Top mistakes in RxSwift you want to avoid

When we learn a new programming language or new frameworks we always do some mistakes. This is how we people learn things.

In this article, I’m want to show you my top 7 mistakes which I did during my Rx trials. I hope I will help you to avoid them 🙂.

#1 – combineLatest vs withLatestFrom

This is the mistake everyone does I think :P. It’s very important to remember combineLatest sends events when any of its inner Observables sends an event. So… when you want to respond to button tap is the wrong idea to mix it in combineLatest.

If you want to read more what are the differences between combineLatest, withLatestFrom and zip you can find an article here 🙂.

#2 – Observable should be lazy

Observable by its nature is a lazy sequence. It shouldn’t run any logic until a subscription. Sometimes you need to wrap an existing API within an Observable:

It’s fine to use just to wrap a single value. However, you run all the logic to calculate the value before a subscription. If you have used deferred the calculation would be moved until some Observer subscribes to your Observable:

You can read more about create, just & deferred here

#3 – Using wrong DisposeBag

DisposeBag is an awesome tool to store multiple Disposable and dispose them at deinit. However, it’s crucial to consider when do you want to cancel old subscriptions.

Typical use-case of that is binding the cell with data from CellViewModel:

The above example my looks fine, but there is a big bug inside. Since we’re adding the disposable into self.disposeBag you gonna have multiple outdated subscriptions when a user starts scrolling the tableView.

You should add the disposable into cell’s disposeBag and deallocate it on cell reusing (you need to override prepareForReuse):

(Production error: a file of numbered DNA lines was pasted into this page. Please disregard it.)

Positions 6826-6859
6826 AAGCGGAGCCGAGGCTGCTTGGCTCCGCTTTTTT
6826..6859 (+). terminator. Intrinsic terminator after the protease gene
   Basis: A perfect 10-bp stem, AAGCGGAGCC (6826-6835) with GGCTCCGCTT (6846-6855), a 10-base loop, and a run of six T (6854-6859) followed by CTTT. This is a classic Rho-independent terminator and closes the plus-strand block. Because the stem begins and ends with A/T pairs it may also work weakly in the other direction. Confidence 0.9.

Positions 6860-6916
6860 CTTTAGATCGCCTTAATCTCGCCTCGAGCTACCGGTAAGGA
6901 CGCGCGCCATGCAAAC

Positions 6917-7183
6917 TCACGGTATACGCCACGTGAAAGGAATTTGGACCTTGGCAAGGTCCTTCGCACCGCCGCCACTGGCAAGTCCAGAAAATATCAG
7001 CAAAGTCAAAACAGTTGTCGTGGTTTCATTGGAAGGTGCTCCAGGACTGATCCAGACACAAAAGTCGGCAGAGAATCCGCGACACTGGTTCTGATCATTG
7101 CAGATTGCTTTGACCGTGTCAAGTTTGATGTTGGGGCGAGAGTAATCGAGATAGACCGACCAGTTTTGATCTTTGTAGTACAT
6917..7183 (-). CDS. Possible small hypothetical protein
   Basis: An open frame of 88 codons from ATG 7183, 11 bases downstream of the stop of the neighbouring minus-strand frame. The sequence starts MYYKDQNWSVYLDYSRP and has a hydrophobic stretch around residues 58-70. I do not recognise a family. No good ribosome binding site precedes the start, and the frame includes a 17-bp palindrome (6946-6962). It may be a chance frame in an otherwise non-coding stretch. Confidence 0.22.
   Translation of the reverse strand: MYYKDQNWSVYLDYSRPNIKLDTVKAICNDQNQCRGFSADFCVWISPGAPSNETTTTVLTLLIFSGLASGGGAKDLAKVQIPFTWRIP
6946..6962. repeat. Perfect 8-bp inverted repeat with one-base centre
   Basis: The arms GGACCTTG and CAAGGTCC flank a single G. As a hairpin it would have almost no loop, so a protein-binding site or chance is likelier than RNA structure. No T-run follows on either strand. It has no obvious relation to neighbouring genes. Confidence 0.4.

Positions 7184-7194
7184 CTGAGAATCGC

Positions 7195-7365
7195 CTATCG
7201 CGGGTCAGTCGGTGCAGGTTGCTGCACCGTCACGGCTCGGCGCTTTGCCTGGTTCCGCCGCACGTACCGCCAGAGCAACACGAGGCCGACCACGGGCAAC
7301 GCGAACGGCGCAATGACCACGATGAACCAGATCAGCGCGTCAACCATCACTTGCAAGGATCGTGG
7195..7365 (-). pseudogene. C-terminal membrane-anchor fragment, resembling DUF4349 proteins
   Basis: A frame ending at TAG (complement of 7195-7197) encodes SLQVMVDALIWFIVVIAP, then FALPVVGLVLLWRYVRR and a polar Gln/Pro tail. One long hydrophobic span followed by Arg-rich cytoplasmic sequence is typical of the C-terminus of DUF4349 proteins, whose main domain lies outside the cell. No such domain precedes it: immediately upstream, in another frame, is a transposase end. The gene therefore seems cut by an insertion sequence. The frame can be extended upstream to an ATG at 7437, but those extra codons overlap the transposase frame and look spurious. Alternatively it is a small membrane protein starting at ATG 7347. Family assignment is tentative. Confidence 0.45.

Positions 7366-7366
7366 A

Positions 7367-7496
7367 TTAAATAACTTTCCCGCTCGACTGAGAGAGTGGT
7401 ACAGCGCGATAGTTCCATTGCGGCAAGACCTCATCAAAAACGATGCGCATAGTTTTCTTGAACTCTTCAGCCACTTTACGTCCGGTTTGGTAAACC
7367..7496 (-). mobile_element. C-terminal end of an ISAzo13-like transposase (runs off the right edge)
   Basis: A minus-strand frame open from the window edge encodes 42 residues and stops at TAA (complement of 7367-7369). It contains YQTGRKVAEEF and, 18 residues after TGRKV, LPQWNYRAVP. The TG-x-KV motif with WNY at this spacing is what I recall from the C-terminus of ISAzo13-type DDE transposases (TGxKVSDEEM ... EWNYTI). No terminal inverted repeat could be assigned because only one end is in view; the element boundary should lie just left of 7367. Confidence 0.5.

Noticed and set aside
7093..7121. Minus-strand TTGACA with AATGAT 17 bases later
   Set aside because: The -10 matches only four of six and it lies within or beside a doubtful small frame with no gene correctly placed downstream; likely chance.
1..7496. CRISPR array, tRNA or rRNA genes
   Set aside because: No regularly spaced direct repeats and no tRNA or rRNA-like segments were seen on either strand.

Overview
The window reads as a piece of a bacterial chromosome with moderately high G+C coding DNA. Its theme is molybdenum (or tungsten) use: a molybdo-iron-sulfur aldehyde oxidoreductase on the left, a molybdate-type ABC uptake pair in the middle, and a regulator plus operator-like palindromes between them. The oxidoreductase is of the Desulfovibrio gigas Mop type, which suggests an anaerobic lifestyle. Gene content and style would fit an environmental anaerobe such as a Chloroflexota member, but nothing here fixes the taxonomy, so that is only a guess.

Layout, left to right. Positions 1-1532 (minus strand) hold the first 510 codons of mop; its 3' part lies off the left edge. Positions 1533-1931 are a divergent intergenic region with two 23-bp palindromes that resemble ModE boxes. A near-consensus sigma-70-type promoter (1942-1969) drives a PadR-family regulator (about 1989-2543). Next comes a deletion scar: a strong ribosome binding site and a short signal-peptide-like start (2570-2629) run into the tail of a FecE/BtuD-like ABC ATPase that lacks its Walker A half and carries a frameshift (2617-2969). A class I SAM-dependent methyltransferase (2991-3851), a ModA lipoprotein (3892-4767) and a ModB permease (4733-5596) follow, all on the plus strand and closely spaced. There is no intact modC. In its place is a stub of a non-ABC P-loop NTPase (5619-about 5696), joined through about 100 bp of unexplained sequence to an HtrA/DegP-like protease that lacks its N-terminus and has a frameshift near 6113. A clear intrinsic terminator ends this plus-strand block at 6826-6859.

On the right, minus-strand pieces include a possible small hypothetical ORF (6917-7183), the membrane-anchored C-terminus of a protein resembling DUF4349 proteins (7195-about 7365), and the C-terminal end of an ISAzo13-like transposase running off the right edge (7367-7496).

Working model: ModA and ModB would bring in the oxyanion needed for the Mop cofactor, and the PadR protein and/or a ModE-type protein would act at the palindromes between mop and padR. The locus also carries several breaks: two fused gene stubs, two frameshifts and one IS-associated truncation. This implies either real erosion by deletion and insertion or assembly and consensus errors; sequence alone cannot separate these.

#4 – Not using drivers on UI

Traits are awesome because they help communicate and ensure in compile time our assumptions. Take a Driver for example. Its main purpose is to be used at the UI part of the application.

I obey a rule that all sequences which UIViewController or UIView subscribes to should be a Driver.


With Rx, it’s very easy to change a queue/thread. "With Great Power Comes Great Responsibility" Uncle Ben used to say. As a result, sometimes you can change the thread by a mistake and forget to call observeOn(MainScheduler.instance) before touching the UI. As a result, you have a crash… 💥

If you use Driver instead, transforming an Observable into Driver automatically adds observeOn(MainScheduler.instance). You don’t need to remember about it.

Small change inside the interface of the protocol protects the app from any unexpected thread changes and crashes…

#5 – Error handling

Observable is terminated whenever it sends completed or error event. It is one of the Observable traits. When I read this for the first time I didn’t see what are the consequences.

flatMap sends all the events from given Observable into the "original" pipe. All is the key word here. It forwards next events and errors as well.

When login function throws an error flatMap forwards the error into to the main sequence which is the loginAtButtonTap. Whenever an Observable sequence sends an error it stops sending new items. As the result, the app will stop responding to button taps.

To prevent terminating of loginAtButtonTap you can for example use Result<T> type to have an Observable<Result<User>> or to use materialize(). You can read more about errors in RxSwift here.

#6 – Subscribing multiple times into 1 Observable

Observable is immutable class. Every operator returns a new Observable object and doesn’t modify the original. However, sometimes you need to share the results between few Observables, for example:

Assuming the itemsProvider calls a REST API to receive items the above code would call the request twice. When you subscribe to items and numberOfItems you would call itemsProvider twice because items & count are 2 different Observables.

To share the results from itemsProvider you should use share or shareReplay(1):

To read more about share, shareReplay(:) go here and here.

#7 – Overusing subjects & variables

Variables and Subjects are a great tool, however, their usage should be limited. I don’t want to say you should avoid them at all cost, however, remember when you use subjects & variables you use a "mutable variables" in Rx world.

Subjects are the "mutable variables" of the Rx world and in most cases you do not need them. – Erik Meijer

Remember that most of the time you can replace Subject with some operators like merge, concat, publish & refCount, defer and many others. If you want to read more when you should use a subject and when you should not I can recommend you this article however it is from Rx.NET world.


Title image – Flickr – becca.peterson26

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